Do Not Sleep on the Senate

As the 2020 elections approach, the political spotlight will be focused on the presidential election.  Expect months of nonstop coverage of rallies, debates, election analysts, polls, and—yes—Trump.  While this election will be one of historical importance, there are multiple congressional elections in 2020 that could similarly change the operation of our government (or not).  In this article, I will discuss four of the most competitive elections in the Senate.  Three of these elections are for seats held by Republicans and one is currently held by a Democrat.  Since Republicans have a majority of 53 seats, Democrats could divide the Senate by winning all four of these elections.  Below are the four states with competitive 2020 Senate elections.


On November 3, 2020, Arizona will hold a special election to fill the seat that was vacated by John McCain’s death on August 25, 2018.  McCain was elected in 2016 and his seat was filled on December 18, 2018 by Martha McSally, a Republican who had just lost to Democrat Krysten Sinema in a Senate race that surprised many pollsters and analysts.  Arizona had not elected a Democratic senator since 1988 and has only voted for a Democratic presidential nominee once since 1948, which is why the election result so surprising.  The changing political demographics of this state should make for a particularly interesting 2020 election, not to mention that the two most prominent candidates are a former Air Force colonel (Republican Martha McSally) and a former astronaut (Democrat Mark Kelly).


This election will fill a seat held by Republican Senator Cory Gardner in a state that voted for Hillary Clinton in 2018.  Gardner won his 2014 election by 2.5% and has not yet announced his decision to run for reelection in 2020.  The list of Democrats running for this seat include: Lorena Garcia, Michael Johnston, Keith Pottratz, Andrew Romanoff, and Trish Zornio.  This is a seat that Democrats are targeting, and we can expect a high volume of campaign spending (as will occur with the other races on this list) in what is sure to be a competitive race.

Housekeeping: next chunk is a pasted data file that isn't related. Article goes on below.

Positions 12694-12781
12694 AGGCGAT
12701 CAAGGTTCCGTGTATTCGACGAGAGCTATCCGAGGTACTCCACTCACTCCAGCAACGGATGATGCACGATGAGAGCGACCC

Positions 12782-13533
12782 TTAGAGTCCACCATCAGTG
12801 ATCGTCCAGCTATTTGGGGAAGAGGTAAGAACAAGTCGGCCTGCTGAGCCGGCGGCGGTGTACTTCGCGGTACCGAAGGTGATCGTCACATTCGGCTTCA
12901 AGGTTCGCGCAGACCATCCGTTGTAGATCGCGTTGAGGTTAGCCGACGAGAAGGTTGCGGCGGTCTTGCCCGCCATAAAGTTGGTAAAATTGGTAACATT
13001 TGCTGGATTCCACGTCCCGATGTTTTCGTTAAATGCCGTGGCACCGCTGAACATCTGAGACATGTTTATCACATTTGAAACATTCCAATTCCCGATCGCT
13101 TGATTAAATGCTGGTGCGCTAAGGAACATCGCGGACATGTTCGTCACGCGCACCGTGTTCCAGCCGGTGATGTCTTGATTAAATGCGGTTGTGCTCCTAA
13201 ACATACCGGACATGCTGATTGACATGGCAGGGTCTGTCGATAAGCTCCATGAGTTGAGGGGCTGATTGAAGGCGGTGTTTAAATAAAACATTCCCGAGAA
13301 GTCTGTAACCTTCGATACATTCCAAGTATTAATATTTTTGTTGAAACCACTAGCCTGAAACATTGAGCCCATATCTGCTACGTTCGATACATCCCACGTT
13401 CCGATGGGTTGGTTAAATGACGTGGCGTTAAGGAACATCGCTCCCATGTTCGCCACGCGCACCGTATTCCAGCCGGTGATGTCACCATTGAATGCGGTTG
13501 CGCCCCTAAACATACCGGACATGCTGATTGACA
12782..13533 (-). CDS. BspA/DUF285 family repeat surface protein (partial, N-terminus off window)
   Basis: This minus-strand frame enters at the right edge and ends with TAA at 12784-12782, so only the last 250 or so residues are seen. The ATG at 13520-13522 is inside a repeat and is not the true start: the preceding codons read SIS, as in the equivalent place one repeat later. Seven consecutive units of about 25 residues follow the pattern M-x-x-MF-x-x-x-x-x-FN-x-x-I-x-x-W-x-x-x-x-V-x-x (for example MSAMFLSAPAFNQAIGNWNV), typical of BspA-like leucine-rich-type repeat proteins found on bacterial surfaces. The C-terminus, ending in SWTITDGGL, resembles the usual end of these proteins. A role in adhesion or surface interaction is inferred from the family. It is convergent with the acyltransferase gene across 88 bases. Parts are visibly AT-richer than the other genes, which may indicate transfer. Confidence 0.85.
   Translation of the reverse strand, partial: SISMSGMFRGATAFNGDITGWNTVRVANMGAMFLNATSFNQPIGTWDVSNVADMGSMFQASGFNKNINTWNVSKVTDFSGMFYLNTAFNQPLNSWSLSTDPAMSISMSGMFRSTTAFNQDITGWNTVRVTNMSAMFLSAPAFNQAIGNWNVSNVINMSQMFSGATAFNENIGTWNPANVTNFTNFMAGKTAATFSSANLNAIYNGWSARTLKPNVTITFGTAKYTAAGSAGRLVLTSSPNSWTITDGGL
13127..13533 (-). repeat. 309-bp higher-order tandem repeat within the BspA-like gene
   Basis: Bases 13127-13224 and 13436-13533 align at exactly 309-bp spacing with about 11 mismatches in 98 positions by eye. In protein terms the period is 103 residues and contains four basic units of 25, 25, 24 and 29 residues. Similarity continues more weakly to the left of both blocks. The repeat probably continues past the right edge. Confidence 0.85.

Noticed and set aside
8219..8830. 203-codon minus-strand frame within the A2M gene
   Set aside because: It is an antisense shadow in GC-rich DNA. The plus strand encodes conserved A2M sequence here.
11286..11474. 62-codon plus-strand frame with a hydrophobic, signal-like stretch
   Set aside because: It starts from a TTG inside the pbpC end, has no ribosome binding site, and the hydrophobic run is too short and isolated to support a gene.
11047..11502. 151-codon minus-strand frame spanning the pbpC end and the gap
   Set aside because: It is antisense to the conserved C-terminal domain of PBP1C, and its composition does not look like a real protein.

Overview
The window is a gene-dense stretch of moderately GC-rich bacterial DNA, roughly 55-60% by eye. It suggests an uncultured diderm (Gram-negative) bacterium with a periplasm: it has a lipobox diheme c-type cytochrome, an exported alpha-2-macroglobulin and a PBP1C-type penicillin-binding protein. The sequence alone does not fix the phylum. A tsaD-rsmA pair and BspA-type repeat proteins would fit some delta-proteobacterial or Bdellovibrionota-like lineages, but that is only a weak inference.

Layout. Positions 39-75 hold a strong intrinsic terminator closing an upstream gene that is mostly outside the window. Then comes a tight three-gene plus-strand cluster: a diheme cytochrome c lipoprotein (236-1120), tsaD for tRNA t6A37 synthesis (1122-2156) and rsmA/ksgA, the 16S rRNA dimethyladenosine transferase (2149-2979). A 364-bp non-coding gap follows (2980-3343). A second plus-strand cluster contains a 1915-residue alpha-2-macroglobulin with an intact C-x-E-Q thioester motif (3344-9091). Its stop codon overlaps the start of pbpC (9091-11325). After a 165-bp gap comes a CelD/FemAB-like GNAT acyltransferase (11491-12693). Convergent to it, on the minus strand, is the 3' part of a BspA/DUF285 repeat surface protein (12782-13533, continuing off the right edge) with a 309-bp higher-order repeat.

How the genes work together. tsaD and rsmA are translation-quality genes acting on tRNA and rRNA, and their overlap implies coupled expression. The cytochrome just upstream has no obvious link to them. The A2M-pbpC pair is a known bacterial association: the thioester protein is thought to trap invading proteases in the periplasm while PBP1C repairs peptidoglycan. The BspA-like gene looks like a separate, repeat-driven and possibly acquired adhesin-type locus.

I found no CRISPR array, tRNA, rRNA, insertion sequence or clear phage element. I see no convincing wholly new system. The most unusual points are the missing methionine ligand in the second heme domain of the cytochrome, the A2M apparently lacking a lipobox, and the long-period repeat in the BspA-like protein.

This is another seat of interest for all Republicans and Democrats.  The 2017 special election for this seat gained national attention because of allegations of sexual misconduct facing the Republican candidate Roy Moore.  Despite these allegations, Moore did not remove his name from the ballot and only lost to current Senator Doug Jones by 1.7%.  Whereas the Colorado seat mentioned above could easily flip from Republican to Democrat, this seat will likely become Republican assuming there are no allegations this time.  This prediction has been made given Alabama’s voting history; the state voted for Donald Trump over Hillary Clinton by nearly 28% and the 2016 Republican senatorial candidate received almost twice as many votes as the Democrat.  Republicans Bradley Bryne and Tommy Tuberville have already filed to challenge Senator Jones for his seat.

North Carolina

As many Duke students are registered to vote in North Carolina, this election will be particularly relevant.  The election will fill a seat currently held by Republican Thom Tillis, who ousted Democrat Kay Hagan in 2014, winning by only 1.5% of the vote.  Although North Carolina has since elected another Republican Senator and voted for Donald Trump by 3.6%, this race could be very competitive.  Voter turnout will play a significant role in this election and high spending can be expected.  Democrats Trevor Fuller (a local government leader from Mecklenburg County) and Erica Smith-Ingram (state senator) have filed to run in the Democratic Primary while Republican Sandy Smith (entrepreneur) has filed to challenge Senator Tillis in the Republican Primary.

Looking Ahead

While primaries are nearing for these 2020 senate elections, the races for these seats are just beginning.  We will be covering congressional and presidential elections closely as candidates file for election and polling begins.  I will pay special attention to North Carolina races, as they directly impact the most students and faculty at Duke.

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